Key things to know this International Day of the Girl

Key things to know this International Day of the Girl

There are 1.1 billion girls under 18 in the world today. Over half of them live in Asia, and a quarter in Africa, and they are doing better than ever.

Today, as we celebrate the 7th annual International Day of the Girl, we can report that girls are more likely to complete their education, survive childhood and avoid marriage as children.

But millions of girls are still not faring well.

The international push towards progress for the rights of girls started in 1995 at the World Conference on Women in Beijing, where the countries attending adopted the Beijing Declaration and Platform for Action. The UN calls it the most progressive blueprint for the advancement of girl’s and women’s rights ever, focusing on eliminating discrimination in education, health, negative cultural attitudes and practices, as well as eradicating violence and economic exploitation. There is still plenty of work to do.

Below are some of the issues that are affecting girls across the world.

Child Marriage

Girls Not Brides reports that 12 million girls are married before the age of 18 every year, equating to 23 girls every minute, or nearly one every two seconds.

These children face higher risks of complications in pregnancy, experience more domestic and sexual violence, and are more likely to contract HIV/AIDS. Married girls are also unlikely to be at school, and with lowered education and economic opportunities, their families are more likely to stay in poverty.

Although the number of child marriages is decreasing, it isn’t happening fast enough, and if trends continue, 150 million more girls will be married as children by 2030.


In 2016, 132 million girls around the world were out of school, including 34.3 million girls of primary school age, 30 million girls of lower secondary school age, and 67.4 million girls of upper secondary school age.

Of the 796 million illiterate people in the world, two thirds of them are women. Multiple studies have shown that education is the key to lifting communities out of poverty, and some countries lose more than US$1 billion a year by failing to educate girls to the same level as boys.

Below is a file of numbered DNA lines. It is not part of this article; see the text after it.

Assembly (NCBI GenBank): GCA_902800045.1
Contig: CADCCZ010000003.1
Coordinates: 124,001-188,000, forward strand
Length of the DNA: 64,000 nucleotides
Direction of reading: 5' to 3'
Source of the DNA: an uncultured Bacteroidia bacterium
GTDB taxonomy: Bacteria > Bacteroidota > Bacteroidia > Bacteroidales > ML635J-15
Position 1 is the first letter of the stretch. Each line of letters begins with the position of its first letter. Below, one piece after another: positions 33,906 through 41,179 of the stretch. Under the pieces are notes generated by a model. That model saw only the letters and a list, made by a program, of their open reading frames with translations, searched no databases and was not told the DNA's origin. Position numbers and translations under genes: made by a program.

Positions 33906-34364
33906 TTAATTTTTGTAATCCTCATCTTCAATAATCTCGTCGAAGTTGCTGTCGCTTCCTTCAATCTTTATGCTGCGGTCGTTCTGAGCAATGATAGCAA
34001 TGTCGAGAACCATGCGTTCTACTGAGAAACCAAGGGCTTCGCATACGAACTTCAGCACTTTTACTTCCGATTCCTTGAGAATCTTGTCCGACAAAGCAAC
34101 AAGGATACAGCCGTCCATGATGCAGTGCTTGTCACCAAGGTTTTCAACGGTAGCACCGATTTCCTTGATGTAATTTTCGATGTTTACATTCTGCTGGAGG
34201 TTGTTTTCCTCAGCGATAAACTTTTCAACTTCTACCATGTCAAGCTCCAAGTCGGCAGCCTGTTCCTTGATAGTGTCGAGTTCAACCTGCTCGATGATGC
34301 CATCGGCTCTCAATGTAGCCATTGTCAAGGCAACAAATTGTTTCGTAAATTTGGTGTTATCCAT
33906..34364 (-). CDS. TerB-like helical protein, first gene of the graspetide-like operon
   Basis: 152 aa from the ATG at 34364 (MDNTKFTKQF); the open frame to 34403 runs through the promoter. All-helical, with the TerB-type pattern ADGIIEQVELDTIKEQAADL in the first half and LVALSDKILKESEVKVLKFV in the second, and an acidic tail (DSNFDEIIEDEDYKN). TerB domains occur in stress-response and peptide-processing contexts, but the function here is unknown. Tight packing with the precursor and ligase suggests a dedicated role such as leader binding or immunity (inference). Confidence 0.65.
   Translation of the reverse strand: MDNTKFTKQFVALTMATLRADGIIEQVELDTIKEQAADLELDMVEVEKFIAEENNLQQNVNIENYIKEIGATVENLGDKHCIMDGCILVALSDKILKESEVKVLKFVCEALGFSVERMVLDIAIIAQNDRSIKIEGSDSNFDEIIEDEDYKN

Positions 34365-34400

Each year of school increases girl’s future wages by 10-20%, while also encouraging them to marry later and have fewer children. In fact, some believe universal secondary education could virtually end child marriage. Higher levels of education have also been linked to reductions in infant mortality, maternal deaths, civil conflict and war.


About 218 children between 5 and 17 are employed worldwide, but 152 million of these are believed to be victims of child labour.

Of all children who work, 73 million, almost 1 in 4, work in dangerous conditions, such as mines and sweatshops. Boys are more likely to be child labourers, however the UN notes that this could be a reflection of under-reporting, especially when it comes to domestic child labour.

Female Genital Mutilation

The World Health Organisation estimates that more than 200 million girls and women alive today have endured female genital mutilation, with this number increasing by about 3 million girls each year.

Most girls are cut before they turn 15, with some areas cutting girls when they’re only a few months old. Different FGM procedures are often combined, ranging from “nicks” to partial or total removal for the clitoris and labia, to stitching together the labia minora and/or majora.

It’s a practice that affects women and girls worldwide, including Australia and Europe, and isn’t homogenous across continents. There is no medical reason for the procedure and it can result in infections, severe complications in pregnancy, chronic pain, loss of sensation, and death. Although FGM has been declining worldwide with laws and cultural expectations evolving, some countries are still struggling .